Howdy Wilcox II

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Not to be confused with Howdy Wilcox.
Howard Omar Wilcox
Howard Samuel Wilcox 1933.png
Wilcox in 1933
Born (1905-02-20)February 20, 1905
Indianapolis, Indiana
Died November 13, 1946(1946-11-13) (aged 41)
Converse, Indiana
Cause of death
Hit by car

Howard Omar Wilcox (February 20, 1905 – October 13, 1946) was an American racecar driver active during the 1930s. He was of no relation to fellow Indy driver and 1919 Indianapolis 500 winner Howdy Wilcox. He assumed the name "Howdy Wilcox II" to differentiate himself from the former.[1]

Biography[edit]

He was born on February 20, 1905 in Indianapolis, Indiana.

After finishing second at the 1932 Indianapolis 500 in his rookie year, he was disqualified before the start of the race after qualifying in 1933 Indianapolis 500 because race officials learned of medical problems Wilcox was having due to diabetes. Other drivers in the race attempted to get Wilcox reinstated, but his car ended up being driven by future three-time winner Mauri Rose.[2] Following the race Wilcox sued the speedway for slander, claiming reports had labeled him epileptic rather than diabetic. The $50,000 suit was settled for $3000.[3]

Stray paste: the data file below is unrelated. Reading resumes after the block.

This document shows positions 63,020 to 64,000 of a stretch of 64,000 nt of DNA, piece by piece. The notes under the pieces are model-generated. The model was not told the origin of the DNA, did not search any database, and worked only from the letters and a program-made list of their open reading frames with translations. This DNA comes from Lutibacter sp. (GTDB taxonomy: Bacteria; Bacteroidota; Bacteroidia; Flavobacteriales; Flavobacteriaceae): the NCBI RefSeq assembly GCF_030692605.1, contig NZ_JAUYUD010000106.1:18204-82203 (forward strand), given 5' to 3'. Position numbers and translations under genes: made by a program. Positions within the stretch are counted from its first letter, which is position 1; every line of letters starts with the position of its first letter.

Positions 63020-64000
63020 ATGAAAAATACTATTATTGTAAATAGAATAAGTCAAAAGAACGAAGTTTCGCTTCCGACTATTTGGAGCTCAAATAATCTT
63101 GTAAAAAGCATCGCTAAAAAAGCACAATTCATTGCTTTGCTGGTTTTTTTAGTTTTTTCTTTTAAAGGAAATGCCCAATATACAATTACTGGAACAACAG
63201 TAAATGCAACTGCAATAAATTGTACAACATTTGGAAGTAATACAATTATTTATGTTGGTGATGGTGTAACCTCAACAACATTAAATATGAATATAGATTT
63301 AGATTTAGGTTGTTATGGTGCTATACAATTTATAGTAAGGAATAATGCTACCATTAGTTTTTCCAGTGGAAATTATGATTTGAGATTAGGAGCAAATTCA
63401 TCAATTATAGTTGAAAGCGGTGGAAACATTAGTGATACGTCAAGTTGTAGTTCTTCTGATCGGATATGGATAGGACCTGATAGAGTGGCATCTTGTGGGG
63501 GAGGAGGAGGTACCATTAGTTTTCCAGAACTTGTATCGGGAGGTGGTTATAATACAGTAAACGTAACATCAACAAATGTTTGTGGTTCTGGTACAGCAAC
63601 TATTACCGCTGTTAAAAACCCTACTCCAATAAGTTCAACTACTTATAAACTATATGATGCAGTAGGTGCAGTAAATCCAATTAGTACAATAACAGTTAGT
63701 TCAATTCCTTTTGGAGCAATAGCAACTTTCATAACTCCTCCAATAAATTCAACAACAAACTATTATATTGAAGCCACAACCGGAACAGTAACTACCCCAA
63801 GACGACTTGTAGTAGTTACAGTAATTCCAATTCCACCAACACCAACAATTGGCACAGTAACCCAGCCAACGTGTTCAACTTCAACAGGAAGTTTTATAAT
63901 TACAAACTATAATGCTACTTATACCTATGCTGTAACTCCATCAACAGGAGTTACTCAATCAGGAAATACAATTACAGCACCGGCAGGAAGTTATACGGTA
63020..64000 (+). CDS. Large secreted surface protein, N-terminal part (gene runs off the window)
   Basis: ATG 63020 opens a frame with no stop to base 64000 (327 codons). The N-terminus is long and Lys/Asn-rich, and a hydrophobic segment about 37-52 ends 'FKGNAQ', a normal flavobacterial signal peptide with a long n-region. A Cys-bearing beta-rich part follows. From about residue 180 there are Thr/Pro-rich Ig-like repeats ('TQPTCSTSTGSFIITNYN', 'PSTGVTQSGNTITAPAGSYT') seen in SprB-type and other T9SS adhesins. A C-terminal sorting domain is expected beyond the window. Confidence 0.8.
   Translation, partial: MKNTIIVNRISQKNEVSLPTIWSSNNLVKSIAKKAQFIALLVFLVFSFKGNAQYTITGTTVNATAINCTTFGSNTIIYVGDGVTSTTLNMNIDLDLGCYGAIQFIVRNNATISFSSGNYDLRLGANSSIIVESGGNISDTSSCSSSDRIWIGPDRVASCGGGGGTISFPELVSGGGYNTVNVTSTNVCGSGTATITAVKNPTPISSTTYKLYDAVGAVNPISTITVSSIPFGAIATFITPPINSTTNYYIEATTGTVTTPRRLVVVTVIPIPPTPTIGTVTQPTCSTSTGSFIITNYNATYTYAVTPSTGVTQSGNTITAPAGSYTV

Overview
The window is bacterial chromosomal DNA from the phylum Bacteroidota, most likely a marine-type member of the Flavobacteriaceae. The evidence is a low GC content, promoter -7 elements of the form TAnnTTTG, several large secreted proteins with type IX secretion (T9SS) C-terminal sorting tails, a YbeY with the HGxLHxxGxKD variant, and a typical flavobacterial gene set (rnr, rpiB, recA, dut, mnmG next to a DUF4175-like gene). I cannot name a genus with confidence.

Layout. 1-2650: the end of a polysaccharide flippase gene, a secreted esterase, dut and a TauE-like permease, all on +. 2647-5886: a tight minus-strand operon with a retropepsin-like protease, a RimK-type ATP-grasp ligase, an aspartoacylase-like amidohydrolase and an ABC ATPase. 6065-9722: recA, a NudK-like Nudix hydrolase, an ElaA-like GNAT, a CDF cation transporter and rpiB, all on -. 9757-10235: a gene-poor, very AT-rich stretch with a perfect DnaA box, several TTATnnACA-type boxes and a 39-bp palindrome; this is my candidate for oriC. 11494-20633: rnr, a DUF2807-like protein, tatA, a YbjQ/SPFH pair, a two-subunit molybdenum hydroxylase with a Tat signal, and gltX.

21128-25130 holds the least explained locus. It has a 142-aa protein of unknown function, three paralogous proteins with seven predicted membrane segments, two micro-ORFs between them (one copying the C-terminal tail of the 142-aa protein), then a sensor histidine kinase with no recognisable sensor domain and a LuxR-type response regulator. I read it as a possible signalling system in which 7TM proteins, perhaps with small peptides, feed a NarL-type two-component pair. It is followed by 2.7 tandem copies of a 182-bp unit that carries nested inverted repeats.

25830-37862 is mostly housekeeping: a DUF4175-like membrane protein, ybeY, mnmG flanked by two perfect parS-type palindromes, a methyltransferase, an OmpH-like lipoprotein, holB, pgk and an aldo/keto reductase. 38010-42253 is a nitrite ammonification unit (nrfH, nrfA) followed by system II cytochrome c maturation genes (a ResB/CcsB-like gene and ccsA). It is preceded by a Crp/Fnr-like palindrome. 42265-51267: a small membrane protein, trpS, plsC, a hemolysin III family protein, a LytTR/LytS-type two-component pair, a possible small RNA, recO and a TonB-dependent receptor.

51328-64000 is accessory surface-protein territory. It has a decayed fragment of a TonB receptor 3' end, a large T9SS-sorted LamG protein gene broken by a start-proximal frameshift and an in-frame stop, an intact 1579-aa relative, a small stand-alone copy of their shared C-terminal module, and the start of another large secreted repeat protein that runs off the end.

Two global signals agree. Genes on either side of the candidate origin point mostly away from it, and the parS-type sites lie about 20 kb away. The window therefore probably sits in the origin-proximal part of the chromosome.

He died on October 13, 1946 in Converse, Indiana. He had stepped onto the track to wave the checkered flag for Jimmy Wilburn and was hit by the car of Kenneth Wines who was following close behind.[4][5]

Indy 500 results[edit]

References[edit]

  1. ^ "The Talk of Gasoline Alley" - May 22, 2011
  2. ^ Reed, Terry. Indy: The Race and Ritual of the Indianapolis 500. Potomac Books 2005. page 31. ISBN 978-1-57-488907-9.
  3. ^ Bloemker, Al, 500 Miles to Go, The Story of the Indianapolis Speedway 1961. Retrieved December 13, 2014.
  4. ^ "Veteran Howdy Wilcox Killed by Racing Car". Associated Press. October 14, 1946. Retrieved 2012-10-02. Wilcox, who was second in 500 mile Indianapolis speedway race in 1932 was the starter for the race. He stepped out onto the track to give the winning ... 
  5. ^ "Race Car Kills Ex-Driver. Howard Wilcox Finished Second in 1932 Indianapolis Classic". New York Times. October 14, 1946. Retrieved 2012-10-02.